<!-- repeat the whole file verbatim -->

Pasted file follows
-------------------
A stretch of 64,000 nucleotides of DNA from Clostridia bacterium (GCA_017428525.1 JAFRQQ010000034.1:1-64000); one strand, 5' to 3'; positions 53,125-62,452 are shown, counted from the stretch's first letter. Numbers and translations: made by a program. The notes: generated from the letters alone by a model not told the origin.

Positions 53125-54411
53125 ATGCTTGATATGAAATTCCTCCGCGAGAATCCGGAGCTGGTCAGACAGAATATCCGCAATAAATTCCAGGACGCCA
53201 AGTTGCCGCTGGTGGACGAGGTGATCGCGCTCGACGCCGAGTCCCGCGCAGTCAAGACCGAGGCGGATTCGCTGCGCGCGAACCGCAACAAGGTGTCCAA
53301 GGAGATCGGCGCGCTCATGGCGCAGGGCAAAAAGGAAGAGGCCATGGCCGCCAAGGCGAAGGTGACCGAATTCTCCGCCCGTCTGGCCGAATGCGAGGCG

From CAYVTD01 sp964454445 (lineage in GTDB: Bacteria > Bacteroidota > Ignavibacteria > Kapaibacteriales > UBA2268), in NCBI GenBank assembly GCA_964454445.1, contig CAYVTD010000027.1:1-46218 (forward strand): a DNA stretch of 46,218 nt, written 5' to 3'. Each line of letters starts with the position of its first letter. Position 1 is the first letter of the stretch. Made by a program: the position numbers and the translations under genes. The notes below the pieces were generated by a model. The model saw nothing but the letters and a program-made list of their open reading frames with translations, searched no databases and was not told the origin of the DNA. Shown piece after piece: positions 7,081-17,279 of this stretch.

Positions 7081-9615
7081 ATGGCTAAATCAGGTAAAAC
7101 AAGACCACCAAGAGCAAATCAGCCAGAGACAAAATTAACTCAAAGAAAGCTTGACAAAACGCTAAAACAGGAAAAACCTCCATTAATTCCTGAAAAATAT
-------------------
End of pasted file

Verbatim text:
A stretch of 64,000 nucleotides of DNA from Clostridia bacterium (GCA_017428525.1 JAFRQQ010000034.1:1-64000); one strand, 5' to 3'; positions 53,125-62,452 are shown, counted from the stretch's first letter. Numbers and translations: made by a program. The notes: generated from the letters alone by a model not told the origin.

Positions 53125-54411
53125 ATGCTTGATATGAAATTCCTCCGCGAGAATCCGGAGCTGGTCAGACAGAATATCCGCAATAAATTCCAGGACGCCA
53201 AGTTGCCGCTGGTGGACGAGGTGATCGCGCTCGACGCCGAGTCCCGCGCAGTCAAGACCGAGGCGGATTCGCTGCGCGCGAACCGCAACAAGGTGTCCAA
53301 GGAGATCGGCGCGCTCATGGCGCAGGGCAAAAAGGAAGAGGCCATGGCCGCCAAGGCGAAGGTGACCGAATTCTCCGCCCGTCTGGCCGAATGCGAGGCG

From CAYVTD01 sp964454445 (lineage in GTDB: Bacteria > Bacteroidota > Ignavibacteria > Kapaibacteriales > UBA2268), in NCBI GenBank assembly GCA_964454445.1, contig CAYVTD010000027.1:1-46218 (forward strand): a DNA stretch of 46,218 nt, written 5' to 3'. Each line of letters starts with the position of its first letter. Position 1 is the first letter of the stretch. Made by a program: the position numbers and the translations under genes. The notes below the pieces were generated by a model. The model saw nothing but the letters and a program-made list of their open reading frames with translations, searched no databases and was not told the origin of the DNA. Shown piece after piece: positions 7,081-17,279 of this stretch.

Positions 7081-9615
7081 ATGGCTAAATCAGGTAAAAC
7101 AAGACCACCAAGAGCAAATCAGCCAGAGACAAAATTAACTCAAAGAAAGCTTGACAAAACGCTAAAACAGGAAAAACCTCCATTAATTCCTGAAAAATAT